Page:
It simply means the grapes were grown at a vineyard owned by the winery. This could be up the street or 20 miles down the road. However, if a bottle reads “Estate Grown and Bottled at”, that means the whole process has taken place on the winery grounds. This is important because the quicker a wine is moved from vine to bottle, the better it should (theoretically) be.
9. There’s a simple reason white wines are less expensive.
White grapes grow in bigger, thicker clusters than red grapes. Yep, that’s basically it. White grapes simply produce more wine per acre, making them a better value. (I knew I loved Sauvignon Blanc for a reason!)
10. Southern Napa Valley (Los Carneros) has a slightly different climate than northern Napa Valley (Calistoga).
Although the Napa Valley AVA is only a few miles wide and 30 miles long, distinctly different wines are produced on each end. Chardonnay and Pinot Noir are typically grown in the south where the valley floor sits almost at sea level and breezes from the San Pablo Bay keep the temperatures cooler and more moderate.
In the northern part of the valley, where the elevation rises to 362 feet above sea level, the area can get extremely warm during the summer days, while at night the Russian River Valley cools the area dramatically. Because of these conditions, Cabernet Sauvignon and Sauvignon Blanc thrive better in the northern part of Napa Valley.
11. To be considered a sub-appellation, there is a 2-3 year approval process.
Beyond the simple label of “Napa Valley”, the area is divided into sub-appellations to better define each distinct growing region. In order to be an approved sub-AVA, you must prove to a panel of experts that your growing region produces distinct flavors that can only be created by your specific terroir (soil, climate, etc.). There are 16 sub-AVA’s in Napa Valley, with the last approved being Coombsville in 2011.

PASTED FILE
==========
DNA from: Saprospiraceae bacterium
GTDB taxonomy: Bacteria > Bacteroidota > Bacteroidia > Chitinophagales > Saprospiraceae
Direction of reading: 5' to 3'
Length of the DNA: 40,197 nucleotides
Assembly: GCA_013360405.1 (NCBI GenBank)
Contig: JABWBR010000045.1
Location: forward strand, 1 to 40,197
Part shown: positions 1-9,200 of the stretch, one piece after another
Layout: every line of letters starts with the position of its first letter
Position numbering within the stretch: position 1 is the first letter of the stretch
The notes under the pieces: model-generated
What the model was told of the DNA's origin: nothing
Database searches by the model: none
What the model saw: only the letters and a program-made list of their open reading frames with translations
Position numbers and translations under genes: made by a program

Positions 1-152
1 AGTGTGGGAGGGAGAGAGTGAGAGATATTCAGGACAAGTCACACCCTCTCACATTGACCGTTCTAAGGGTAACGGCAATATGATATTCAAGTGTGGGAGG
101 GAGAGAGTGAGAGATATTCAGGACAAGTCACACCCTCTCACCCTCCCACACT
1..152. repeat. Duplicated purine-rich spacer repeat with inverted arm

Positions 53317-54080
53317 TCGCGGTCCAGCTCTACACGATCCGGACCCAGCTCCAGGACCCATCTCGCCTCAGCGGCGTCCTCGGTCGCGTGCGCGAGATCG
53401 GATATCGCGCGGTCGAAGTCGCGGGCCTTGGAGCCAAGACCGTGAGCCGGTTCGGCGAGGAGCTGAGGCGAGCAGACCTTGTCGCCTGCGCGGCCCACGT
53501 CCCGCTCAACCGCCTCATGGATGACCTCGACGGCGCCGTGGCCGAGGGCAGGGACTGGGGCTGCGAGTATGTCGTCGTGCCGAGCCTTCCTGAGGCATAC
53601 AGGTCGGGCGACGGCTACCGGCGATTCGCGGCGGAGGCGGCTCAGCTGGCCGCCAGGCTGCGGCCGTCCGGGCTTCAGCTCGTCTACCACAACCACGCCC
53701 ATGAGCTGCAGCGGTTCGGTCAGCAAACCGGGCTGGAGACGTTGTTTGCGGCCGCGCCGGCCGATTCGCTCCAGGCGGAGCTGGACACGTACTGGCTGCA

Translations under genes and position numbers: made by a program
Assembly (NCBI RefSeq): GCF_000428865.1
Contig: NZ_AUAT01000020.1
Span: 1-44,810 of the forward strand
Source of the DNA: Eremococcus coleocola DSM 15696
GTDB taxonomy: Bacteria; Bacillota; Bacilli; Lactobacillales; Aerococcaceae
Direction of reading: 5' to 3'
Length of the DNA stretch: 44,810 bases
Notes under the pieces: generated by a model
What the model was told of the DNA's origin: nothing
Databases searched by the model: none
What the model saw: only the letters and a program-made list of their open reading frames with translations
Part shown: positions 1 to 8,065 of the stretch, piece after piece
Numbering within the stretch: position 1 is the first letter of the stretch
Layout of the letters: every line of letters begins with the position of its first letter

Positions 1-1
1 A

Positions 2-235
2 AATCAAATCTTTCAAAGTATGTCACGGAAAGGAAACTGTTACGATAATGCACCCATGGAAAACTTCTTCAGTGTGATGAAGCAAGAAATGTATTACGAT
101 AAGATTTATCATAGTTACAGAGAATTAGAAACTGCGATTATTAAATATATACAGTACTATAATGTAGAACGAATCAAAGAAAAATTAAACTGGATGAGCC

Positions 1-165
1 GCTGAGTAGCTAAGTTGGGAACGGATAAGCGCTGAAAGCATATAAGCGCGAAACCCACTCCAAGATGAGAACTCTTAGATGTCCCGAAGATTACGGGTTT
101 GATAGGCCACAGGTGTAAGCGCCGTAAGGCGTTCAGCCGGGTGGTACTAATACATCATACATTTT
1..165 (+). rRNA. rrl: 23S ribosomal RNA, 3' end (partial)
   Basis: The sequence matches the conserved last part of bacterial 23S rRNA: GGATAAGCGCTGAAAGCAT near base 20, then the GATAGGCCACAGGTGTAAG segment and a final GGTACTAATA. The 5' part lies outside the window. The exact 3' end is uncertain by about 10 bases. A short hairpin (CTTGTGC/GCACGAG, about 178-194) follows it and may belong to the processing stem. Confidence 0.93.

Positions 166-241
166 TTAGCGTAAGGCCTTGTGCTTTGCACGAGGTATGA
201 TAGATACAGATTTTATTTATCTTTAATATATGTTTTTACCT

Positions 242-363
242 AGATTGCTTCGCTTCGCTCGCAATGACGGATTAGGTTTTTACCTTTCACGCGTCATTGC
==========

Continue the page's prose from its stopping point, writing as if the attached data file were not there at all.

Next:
12. The propellers you see in the vineyards are for frost prevention.
That’s right. They’re not for misting or scaring off the birds. Frost is the grape vine’s #1 nemesis, and in the early spring when frost is most prevalent, the propellers help to keep the air moving so it doesn’t have the chance to freeze.
13. Vines from the mountainside produce a fruitier wine.
This is because mountain vines have shallower roots and get less water, producing a smaller grape. A smaller grape means a higher concentration of skin, giving them a distinctly fruitier taste.
14. French Oak is more expensive, but for good reason.
The French have done a good job of managing their forests to ensure they never run out of that beautiful oak. A French oak must be at least 100 years old before it can be harvested. And aside from limited supply, French oak is loved for the subtle, smooth flavors it adds to wines. American Oak, on the other hand, tends to be much stronger in flavor; even too overpowering for some wines.
15. 90% of wine purchased in California is consumed within 24 hours.
That’s right, all of that wonderful wine never even makes it to the cellar. But why should it? After all, wine is to be enjoyed!
Read Next: Tips for Visiting Napa & Sonoma with Kids